3. Would the mother have let her child visit the mosque if she had been allowed to wear only her regular uniform? Was that really where her problem lay? If yes, then frankly, I think that she was being quite arrogant and indeed, ignorant. Yes, I am a devout, orthodox catholic.

    Here's what I think, having visited mosques in Egypt, albeit when I wasn't a practicing Christian: I was required to remove my shoes which I did as a sign of respect as it was considered sacred ground. I had no wish to upset or offend anyone. I would do the same now if I wanted to see the beauty and architecture of a mosque. In keeping with that idea - not wishing to be a stumbling block for anyone else, I believe that anyone visiting a worship site of any religion should respect and adhere to the required behavior and dress code. That includes Catholics worshipping in their own churches and any group that wished to visit our churches; WE need to remember modesty in the way WE dress as Catholics.

    The school was not forcing the children to dress as a Muslim for the day. It was asking the girls to cover up – in a pair of leggings and headscarf - as they would not have been allowed in otherwise. The school was, however, forcing the children to go on the trip to the mosque – and that was the real problem. No, I am not splitting hairs. Whatever one thinks of the Muslim faith, one must understand that they require females to dress in a certain way and it would be a violation of this to ignore or flout those requirements. It was expressly stated that this was about respect, and for the mother to say that it was about her child becoming Muslim for the day really does miss this point completely.

    Pupils and their families should have been given a choice to go on the trip, knowing that if they did, it would be a requirement OF THE MOSQUE for the girls to wear extra covering. Honoring the traditions and expectations of another religion in this way is not coercive. Making it compulsory to visit the mosque in the first place is where the violation of religious freedom occurred.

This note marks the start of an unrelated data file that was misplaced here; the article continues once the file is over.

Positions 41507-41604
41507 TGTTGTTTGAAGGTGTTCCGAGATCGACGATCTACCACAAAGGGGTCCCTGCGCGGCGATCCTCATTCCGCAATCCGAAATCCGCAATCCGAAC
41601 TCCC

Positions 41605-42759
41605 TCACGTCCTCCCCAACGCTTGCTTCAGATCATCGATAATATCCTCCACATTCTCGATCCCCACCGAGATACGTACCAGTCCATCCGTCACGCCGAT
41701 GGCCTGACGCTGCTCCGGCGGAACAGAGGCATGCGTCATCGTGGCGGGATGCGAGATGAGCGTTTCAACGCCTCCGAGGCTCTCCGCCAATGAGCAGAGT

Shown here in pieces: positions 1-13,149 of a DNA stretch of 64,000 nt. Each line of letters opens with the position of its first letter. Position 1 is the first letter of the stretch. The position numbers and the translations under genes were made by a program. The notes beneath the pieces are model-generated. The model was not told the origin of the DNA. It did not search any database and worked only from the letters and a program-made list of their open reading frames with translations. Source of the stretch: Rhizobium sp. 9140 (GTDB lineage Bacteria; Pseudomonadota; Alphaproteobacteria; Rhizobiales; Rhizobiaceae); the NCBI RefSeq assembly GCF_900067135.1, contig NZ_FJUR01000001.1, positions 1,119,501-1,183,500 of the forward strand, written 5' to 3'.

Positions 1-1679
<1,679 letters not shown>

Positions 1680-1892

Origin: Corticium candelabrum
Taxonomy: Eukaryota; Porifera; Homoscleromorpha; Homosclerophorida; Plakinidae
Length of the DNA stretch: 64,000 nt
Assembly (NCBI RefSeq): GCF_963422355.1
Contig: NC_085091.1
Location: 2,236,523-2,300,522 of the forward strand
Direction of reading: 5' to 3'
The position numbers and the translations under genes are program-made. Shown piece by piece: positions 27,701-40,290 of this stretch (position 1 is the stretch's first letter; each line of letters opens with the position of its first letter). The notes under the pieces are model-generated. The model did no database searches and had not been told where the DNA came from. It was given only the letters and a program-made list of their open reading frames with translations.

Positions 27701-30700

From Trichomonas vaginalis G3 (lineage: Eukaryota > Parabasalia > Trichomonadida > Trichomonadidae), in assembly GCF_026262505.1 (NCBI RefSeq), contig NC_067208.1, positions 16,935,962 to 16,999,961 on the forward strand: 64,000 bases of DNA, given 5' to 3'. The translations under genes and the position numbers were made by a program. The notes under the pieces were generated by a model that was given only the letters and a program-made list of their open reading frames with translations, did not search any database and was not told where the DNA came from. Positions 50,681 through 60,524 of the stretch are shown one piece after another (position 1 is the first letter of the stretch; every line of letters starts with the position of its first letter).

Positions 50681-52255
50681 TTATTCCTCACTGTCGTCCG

4. Emmy64: You might ultimately be right about the facts and circumstances.

    By the article and the school's response, I understood this to be a violation of the mother's conscience. She had scruples about her daughter donning Muslim garb. If this was simply about respect or modesty, then this may be much ado about nothing although the school's response is awfully forceful.

    In any event, the family's conscience should have been respected. Permitting the girl to opt-out was the right thing to do. She could have been required to write a one page paper on how the Catholic Church views Muslims or something that meets the educational objective.

    We may do a segment on this to clear it up. If so it will be posted the day of.

    I would add that there are situations where non-compliance is a matter of fidelity. Many evangelicals I know would not genuflect before the Eucharist for reasons of conscience. They would see this not simply a matter of respect to me but a matter of idolatry or false worship. I wouldn't expect them to do so if they were visiting my parish church. Would you?

  5. Good question. Still thinking that one over.
    You said, "I would add that there are situations where non-compliance is a matter of fidelity" - totally agree. Anyway, please let us all know if you do a segment on it. REALLY interesting. Thanks.